Full fibre – is the UK’s rollout gathering pace?

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Full fibre is claimed by many to be the future of the UK's telecoms network. Also known as fibre-to-the-premises (FTTP), this technology is expected to become the standard way of connecting homes and businesses to the wider world over the course of the next decade or so.

At the moment, however, availability of this technology in the UK is very scarce, and usually limited to certain locations within the country's biggest cities. But why does this matter to UK businesses, and how long can we expect it to be before it will be available to every company, no matter where they are located?

Why full fibre matters

Currently, what most people refer to as 'fibre' broadband is based around what's known as fibre-to-the-cabinet. As the name suggests, this involves running fibre-optic cables as far as the local street-level telecoms cabinet. However, between this cabinet and a user's home to business, the connection still relies on the existing copper wires that have been in place for decades.

While this technology offers a significant improvement over ADSL, it does have its limitations. Download speeds for this technology tend to be between 30 and 60Mbps, while uploading offers just a fraction of this, and speeds can be inconsistent depending on time and distance from the cabinet.

With FTTP taking fibre technology right to a user's doorstep, however, much faster and more reliable connections are possible. Speeds of 1Gbps and beyond are within reach, while fully symmetric connection means there is no disparity between upload and download capabilities. Meanwhile, the reliability of the connection is much more consistent, with no dropoffs at peak times. 

The progress of rollouts

However, despite these clear advantages, the UK continues to lag behind when it comes to the deployment of this technology. A 2017 report from the European Commission put the UK at the bottom of the table for full fibe coverage, with just two per cent of homes and businesses able to access this. By comparison, the figures for Portugal and Latvia, which topped the table, were in excess of 80 per cent.

Although recent figures from Ofcom revealed the UK has since expanded its full fibre capability to five per cent of premises, it's clear there is still a lot of work to do, but several providers are looking to close this gap. Openreach, for example, has ambitious plans to reach three million homes and businesses with its network by 2020, and ten million by the middle of the next decade.

The firm recently added Coventry to its network with the West MIdlands city becoming the 11th location in the UK to be reached by its full fibre capabilities, along with the likes of Birmingham, Manchester and Edinburgh.

Chief executive of Openreach Clive Selley said: "We are making significant progress in the West Midlands as we get on with building the infrastructure Britain needs to stay ahead in the global digital economy … Despite the challenges of planning, street works and permissions, we’re reaching thousands of homes each week and we’re on track for our ambition of reaching 10 million premises by the mid-2020s."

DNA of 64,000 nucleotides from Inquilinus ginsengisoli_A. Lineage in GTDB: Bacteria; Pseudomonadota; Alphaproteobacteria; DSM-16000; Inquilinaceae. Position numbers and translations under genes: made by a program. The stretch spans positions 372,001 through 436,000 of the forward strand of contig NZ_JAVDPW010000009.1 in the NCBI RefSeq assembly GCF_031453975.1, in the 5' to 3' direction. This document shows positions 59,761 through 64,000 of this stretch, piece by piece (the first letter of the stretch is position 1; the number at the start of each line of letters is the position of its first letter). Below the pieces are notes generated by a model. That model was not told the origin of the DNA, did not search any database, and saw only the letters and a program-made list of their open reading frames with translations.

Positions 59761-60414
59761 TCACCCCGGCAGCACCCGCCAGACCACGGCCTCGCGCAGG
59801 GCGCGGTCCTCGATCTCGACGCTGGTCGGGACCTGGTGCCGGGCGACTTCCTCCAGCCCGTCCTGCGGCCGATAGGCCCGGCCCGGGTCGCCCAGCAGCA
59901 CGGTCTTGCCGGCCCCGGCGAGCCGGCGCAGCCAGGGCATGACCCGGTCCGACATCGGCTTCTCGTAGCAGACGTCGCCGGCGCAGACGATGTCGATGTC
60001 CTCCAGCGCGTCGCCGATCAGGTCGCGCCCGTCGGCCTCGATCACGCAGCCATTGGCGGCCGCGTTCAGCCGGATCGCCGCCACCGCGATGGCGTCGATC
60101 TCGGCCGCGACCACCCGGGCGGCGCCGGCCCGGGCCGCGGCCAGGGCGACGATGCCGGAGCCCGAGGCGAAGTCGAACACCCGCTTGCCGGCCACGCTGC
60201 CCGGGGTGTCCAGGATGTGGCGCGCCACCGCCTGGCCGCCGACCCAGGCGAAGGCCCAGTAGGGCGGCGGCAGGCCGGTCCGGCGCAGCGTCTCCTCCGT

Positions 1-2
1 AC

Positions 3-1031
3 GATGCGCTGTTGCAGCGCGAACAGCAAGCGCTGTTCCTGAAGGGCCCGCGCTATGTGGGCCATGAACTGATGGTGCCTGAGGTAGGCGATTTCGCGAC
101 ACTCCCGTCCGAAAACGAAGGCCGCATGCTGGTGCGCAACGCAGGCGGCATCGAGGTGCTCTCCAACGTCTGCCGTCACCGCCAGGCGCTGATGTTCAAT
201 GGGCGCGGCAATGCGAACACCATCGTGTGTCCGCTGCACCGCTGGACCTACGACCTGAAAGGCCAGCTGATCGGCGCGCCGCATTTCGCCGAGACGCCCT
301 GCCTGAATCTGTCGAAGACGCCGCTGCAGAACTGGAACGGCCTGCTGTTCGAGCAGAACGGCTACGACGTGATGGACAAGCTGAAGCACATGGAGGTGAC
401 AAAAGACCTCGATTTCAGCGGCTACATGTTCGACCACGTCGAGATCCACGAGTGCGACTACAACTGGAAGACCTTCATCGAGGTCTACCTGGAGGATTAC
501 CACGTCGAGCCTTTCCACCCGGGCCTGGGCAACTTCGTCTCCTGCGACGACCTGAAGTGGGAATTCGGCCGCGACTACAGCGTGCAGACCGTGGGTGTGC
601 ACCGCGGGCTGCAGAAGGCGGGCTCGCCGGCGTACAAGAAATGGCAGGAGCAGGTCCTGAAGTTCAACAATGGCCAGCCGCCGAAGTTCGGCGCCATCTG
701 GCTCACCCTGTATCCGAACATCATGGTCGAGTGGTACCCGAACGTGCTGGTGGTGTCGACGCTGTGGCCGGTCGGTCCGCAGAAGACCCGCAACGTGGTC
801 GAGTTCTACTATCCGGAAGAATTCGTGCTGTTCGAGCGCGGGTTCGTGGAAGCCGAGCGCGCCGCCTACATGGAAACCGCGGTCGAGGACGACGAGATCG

Openreach is not the only company working on full fibre. Elsewhere, a partnership between Vodafone and CityFibre has also been extending its reach recently, with the firms adding Leeds, Cambridge and Southend-on-Sea to its network, indicating that it's not only the UK's biggest cities that are set to benefit from the technology. In total, the companies plan to reach one million UK homes and businesses by 2021.

What will the future hold?

Ultimately, the goal will be to switch off the UK's remaining copper networks and rely entirely on full fibre connectivity. However, this may still be a long way off. 

The government has set a target date of 2033 for complete, nationwide coverage of full fibre, with the Department for Culture, Media and Sport settling on a blueprint for achieving this earlier this year, which calls for the technology to be mandatory in all new-build properties, and for rural areas to receive priority when it comes to funding the rollout.

However, for some, this deadline is not ambitious enough. Business organisation the Institute of Directors (IoD), for example, has urged the government to begin the switchover from copper to fibre "as soon as possible" after 2025.

Dan Lewis, senior advisor on infrastructure at the IoD, said: "Firms are paying the price for the neglect of full fibre connectivity. We are jogging while the rest of the world is sprinting. We need a copper switch-off date of 2025 or soon after."

"The internet should be creating a more level playing field for businesses regardless of location, but uneven broadband coverage means the opposite is true. For many firms, particularly in rural areas, poor connections lead to lost business and missed opportunities."

It is not long since the government achieved its goal of connecting 95 per cent of UK premises to 'superfast' broadband, which was defined as at least 24Mbps, but it's now clear this will not be enough for the country to keep up as new developments demand faster, more reliable connectivity.

However, with the likes of Openreach, Vodafone and CityFibre extending their networks, and policymakers set to offer further support to this, it seems the UK is finally realising the importance of better connectivity, and millions more premises can expect to reap the benefits of it in the coming years.